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  • Date :
  • 6/1/2008

First-ever glimpse of the Red Planet
A photo sent by Phoenix Mars

NASA's newest Phoenix in the solar system sends pictures from the north polar region of Mars believed to hold a reservoir of ice beneath its surface.

The NASA spacecraft Phoenix Mars touched down on the Red Planet and started sending photos shortly after landing.


Dozens of black-and-white images, including one of its feet sitting on soil in the middle of tiny rocks, dazzled scientists.


The photos, which were sent after a 422 million-mile flight from Earth, included the horizon of the arctic plain and ground with polygon patterns similar to what can be found in Earth's permafrost regions.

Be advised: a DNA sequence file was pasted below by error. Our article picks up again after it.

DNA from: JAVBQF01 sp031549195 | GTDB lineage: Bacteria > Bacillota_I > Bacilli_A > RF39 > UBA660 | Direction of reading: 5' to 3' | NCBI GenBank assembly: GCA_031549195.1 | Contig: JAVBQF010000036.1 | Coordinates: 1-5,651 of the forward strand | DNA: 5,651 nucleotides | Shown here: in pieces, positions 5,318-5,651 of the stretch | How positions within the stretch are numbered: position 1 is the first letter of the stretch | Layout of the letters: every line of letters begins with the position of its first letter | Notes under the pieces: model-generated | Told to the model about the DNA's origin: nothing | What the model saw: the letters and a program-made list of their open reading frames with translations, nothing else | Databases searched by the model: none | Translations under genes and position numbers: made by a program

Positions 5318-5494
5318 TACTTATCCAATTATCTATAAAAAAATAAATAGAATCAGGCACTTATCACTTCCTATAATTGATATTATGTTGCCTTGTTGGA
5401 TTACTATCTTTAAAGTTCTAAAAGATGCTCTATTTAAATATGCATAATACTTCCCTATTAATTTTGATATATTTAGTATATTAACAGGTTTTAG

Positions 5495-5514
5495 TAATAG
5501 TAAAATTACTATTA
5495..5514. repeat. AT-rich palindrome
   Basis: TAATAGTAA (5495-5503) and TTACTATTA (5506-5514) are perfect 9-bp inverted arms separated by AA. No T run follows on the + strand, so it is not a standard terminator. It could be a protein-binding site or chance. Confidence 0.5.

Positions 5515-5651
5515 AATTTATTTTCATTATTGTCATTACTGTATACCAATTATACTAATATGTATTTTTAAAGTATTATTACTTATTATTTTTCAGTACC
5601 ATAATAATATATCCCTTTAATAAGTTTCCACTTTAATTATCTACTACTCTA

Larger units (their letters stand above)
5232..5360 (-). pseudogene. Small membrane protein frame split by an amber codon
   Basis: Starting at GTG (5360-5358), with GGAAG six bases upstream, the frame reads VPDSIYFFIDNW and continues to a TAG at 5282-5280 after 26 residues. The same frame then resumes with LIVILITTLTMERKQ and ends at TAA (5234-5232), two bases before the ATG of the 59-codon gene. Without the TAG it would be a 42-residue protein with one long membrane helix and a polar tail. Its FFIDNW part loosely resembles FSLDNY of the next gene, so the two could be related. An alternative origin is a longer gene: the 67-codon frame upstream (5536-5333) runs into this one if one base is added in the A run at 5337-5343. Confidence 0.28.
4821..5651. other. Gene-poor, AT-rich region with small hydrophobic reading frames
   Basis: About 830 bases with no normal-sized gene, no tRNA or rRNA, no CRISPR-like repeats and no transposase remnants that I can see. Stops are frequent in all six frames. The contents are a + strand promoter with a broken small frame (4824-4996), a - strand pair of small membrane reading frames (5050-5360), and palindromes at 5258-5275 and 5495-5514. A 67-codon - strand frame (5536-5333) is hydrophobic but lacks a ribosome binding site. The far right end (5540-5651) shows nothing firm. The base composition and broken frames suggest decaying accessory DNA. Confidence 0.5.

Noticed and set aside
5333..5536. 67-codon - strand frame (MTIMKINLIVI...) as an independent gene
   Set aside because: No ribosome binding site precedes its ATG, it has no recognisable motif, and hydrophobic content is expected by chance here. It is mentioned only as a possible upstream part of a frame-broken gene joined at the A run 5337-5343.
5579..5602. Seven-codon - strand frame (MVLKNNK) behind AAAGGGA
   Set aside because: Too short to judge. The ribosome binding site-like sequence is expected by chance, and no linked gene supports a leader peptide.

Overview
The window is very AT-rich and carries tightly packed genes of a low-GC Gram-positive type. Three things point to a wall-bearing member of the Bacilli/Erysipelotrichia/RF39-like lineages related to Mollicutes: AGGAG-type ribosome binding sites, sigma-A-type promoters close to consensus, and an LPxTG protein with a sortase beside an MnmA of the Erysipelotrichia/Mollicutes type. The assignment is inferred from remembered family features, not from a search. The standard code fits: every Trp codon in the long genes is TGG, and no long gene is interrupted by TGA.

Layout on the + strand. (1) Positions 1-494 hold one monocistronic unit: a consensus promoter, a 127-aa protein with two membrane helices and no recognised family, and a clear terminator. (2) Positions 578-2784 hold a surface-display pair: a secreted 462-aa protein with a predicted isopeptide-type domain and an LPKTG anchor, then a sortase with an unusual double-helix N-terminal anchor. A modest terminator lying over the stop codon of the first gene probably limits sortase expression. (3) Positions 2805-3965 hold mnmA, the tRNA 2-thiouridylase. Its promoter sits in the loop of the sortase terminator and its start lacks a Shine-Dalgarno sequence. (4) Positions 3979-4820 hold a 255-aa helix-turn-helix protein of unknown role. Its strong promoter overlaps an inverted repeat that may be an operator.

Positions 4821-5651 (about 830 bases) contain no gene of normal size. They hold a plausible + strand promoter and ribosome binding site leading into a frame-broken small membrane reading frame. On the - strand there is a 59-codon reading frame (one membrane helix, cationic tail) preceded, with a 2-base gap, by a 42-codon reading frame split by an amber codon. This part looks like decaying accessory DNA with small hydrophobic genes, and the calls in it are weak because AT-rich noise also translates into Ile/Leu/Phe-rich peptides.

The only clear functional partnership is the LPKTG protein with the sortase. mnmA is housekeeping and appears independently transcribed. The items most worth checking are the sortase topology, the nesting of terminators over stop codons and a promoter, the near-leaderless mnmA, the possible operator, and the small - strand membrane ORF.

A photo sent by Phoenix Mars
The photos revealed geometric patterns in the soil likely related to the freezing and thawing of ground ice.


"This is a scientist's dream, right here on this landing site," principal investigator Peter Smith of the University of Arizona, Tucson, said in a post-landing news conference.

During its 90-day mission, Phoenix Mars is to excavate soil and ice as part of a study to learn whether the Red Planet could have supported microbial life.

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